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The Caterer

The UK must be self-sufficient in food

30 April 2010
The UK must be self-sufficient in food

The disruption caused by last week's grounded planes highlighted our reliance on imported produce, says BaxterStorey chief executive Alastair Storey, who believes our primary food focus should be on our own shores.

Last week's unprecedented events brought bubbling to the surface much ash and seemingly endless cloud. In its wake, the Eyjafjallajokull volcano reignited the debate surrounding the UK's dependency on non-British produce.

This ongoing discussion is one that seems to have fallen on deaf ears among those who govern the economic and regulatory environments in which our farmers operate but there can be no finer time for them to listen and act on what is needed.

Dependency for 40% of all foodstuffs from overseas makes no sense. Ours is a land rich with the ability to generate its own produce - but, sadly, it is today so desperately poor in infrastructure it can't yield the volumes we demand.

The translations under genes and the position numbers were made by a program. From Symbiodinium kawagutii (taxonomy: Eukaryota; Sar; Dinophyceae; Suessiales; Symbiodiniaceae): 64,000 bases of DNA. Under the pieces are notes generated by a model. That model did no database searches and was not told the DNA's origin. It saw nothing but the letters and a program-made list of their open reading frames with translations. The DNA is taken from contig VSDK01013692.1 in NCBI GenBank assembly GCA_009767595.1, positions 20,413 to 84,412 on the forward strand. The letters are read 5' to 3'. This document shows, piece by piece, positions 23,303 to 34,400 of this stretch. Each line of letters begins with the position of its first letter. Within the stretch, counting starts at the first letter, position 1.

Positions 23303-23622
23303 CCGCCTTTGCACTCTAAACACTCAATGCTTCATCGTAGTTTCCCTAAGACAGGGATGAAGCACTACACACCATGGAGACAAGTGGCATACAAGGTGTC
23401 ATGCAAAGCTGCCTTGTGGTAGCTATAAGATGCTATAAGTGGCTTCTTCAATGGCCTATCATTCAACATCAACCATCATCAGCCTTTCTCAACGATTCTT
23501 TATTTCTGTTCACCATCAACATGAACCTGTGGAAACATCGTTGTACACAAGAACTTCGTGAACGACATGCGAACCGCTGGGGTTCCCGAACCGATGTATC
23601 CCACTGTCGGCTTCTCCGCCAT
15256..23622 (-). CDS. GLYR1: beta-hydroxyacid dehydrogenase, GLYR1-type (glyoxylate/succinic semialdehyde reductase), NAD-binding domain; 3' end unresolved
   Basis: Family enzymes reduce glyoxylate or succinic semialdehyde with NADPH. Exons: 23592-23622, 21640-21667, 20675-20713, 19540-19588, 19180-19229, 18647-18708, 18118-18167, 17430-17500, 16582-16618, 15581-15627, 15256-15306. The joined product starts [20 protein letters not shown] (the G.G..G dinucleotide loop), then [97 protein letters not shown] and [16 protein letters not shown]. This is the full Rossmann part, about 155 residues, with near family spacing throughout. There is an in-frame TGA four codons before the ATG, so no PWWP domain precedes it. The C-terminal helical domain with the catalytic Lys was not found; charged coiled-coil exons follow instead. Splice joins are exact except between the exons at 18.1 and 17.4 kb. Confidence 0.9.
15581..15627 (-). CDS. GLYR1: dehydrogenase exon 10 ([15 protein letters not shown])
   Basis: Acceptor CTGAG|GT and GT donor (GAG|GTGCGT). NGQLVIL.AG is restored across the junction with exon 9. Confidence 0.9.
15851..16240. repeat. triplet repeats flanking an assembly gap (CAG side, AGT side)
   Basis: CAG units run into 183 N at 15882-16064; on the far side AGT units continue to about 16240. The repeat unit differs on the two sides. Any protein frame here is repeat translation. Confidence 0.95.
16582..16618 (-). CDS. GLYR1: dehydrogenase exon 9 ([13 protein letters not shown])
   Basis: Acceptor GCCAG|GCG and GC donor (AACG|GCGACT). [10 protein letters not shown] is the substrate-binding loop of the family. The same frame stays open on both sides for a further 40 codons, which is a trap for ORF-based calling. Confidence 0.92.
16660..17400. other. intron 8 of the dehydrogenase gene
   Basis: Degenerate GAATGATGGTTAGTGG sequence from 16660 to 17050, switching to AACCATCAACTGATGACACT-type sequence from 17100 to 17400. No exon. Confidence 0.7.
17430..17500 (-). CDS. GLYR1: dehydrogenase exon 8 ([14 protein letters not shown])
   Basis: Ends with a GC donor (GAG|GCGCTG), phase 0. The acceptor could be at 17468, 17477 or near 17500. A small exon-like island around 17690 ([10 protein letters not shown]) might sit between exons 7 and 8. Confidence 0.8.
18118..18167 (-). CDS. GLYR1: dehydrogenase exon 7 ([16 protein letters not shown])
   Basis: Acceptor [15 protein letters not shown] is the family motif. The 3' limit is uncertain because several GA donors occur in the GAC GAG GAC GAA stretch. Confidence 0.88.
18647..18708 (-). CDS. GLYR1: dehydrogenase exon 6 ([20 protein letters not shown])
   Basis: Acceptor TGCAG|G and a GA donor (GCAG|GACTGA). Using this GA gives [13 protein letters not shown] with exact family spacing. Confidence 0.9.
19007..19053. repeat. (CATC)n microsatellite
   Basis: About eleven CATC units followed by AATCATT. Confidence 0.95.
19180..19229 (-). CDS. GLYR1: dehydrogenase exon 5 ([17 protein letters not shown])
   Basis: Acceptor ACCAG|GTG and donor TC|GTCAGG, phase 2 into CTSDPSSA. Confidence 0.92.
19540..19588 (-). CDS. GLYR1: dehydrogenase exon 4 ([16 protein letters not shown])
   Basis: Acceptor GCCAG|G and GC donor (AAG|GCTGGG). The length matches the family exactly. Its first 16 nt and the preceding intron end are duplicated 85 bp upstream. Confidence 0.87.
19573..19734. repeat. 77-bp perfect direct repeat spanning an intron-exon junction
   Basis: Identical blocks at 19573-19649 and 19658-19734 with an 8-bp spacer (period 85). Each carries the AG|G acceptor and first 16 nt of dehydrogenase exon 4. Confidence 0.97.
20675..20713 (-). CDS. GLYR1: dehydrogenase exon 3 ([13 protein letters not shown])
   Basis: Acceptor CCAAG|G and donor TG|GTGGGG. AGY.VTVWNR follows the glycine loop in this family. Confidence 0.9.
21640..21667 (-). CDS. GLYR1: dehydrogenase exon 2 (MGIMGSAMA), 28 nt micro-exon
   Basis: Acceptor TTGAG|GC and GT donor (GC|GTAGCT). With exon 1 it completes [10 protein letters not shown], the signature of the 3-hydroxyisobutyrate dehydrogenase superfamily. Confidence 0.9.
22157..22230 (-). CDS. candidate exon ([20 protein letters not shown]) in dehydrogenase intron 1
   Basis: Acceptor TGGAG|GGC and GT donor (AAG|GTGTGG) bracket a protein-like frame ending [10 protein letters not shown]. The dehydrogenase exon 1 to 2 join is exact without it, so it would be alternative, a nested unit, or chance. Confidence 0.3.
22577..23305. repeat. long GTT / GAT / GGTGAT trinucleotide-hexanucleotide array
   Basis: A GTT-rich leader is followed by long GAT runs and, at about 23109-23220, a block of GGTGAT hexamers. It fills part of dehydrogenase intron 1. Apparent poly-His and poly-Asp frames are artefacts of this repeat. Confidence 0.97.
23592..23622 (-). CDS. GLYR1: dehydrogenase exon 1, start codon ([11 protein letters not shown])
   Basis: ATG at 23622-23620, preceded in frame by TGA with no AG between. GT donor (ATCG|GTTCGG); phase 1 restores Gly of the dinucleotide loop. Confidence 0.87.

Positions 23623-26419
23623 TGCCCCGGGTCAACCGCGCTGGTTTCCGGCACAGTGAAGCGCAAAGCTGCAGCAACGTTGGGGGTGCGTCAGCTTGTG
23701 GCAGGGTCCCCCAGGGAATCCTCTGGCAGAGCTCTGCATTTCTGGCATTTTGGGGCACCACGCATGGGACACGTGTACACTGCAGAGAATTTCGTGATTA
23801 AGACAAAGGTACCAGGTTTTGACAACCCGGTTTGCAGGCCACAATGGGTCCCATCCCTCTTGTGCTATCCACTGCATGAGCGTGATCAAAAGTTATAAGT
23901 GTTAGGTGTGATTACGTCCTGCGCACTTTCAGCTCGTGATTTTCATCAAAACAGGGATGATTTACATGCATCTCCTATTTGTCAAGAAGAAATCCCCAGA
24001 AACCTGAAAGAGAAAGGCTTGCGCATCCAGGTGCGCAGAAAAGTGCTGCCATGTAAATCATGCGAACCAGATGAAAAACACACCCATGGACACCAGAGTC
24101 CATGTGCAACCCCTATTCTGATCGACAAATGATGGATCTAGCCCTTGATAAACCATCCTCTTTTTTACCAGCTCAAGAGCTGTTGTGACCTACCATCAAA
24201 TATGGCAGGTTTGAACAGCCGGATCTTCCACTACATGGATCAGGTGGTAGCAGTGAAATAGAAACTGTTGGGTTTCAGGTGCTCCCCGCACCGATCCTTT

The arguments for local sourcing are myriad. The environmental benefits are well-documented and well understood, but we also should consider the positive impact local produce makes on the delivery of a skilled, creative, motivated national chef brigade.

Less cited but equally important is the impact it can have on obesity, and its ability to rejuvenate local communities.

Nobody would claim that a total cessation of imported produce is the right way forward; it's neither practical nor desired and it should not be forgotten that supporting other economies less fortunate than our own through this vital area of trade is one of the most positive routes we can take to assist their populations. However, our primary focus needs to be on our own doorstep.

Those retailers, caterers, restaurateurs or hoteliers who have made the move to buying British didn't suffer the concern, short-lived as it was, experienced by peers whose supply chains (often out of necessity rather than choice) take an altogether different structure. This surety of supply was the dividend reaped from our investment in British sourcing, but it is one that we should all be able to enjoy far more easily.

The no-fly week has delivered a timely and salutary lesson. Let's hope that the weeks ahead deliver us with a Government which learns from these events and which truly commits to rebuilding the UK's ability to rely more on produce from within its own shores.

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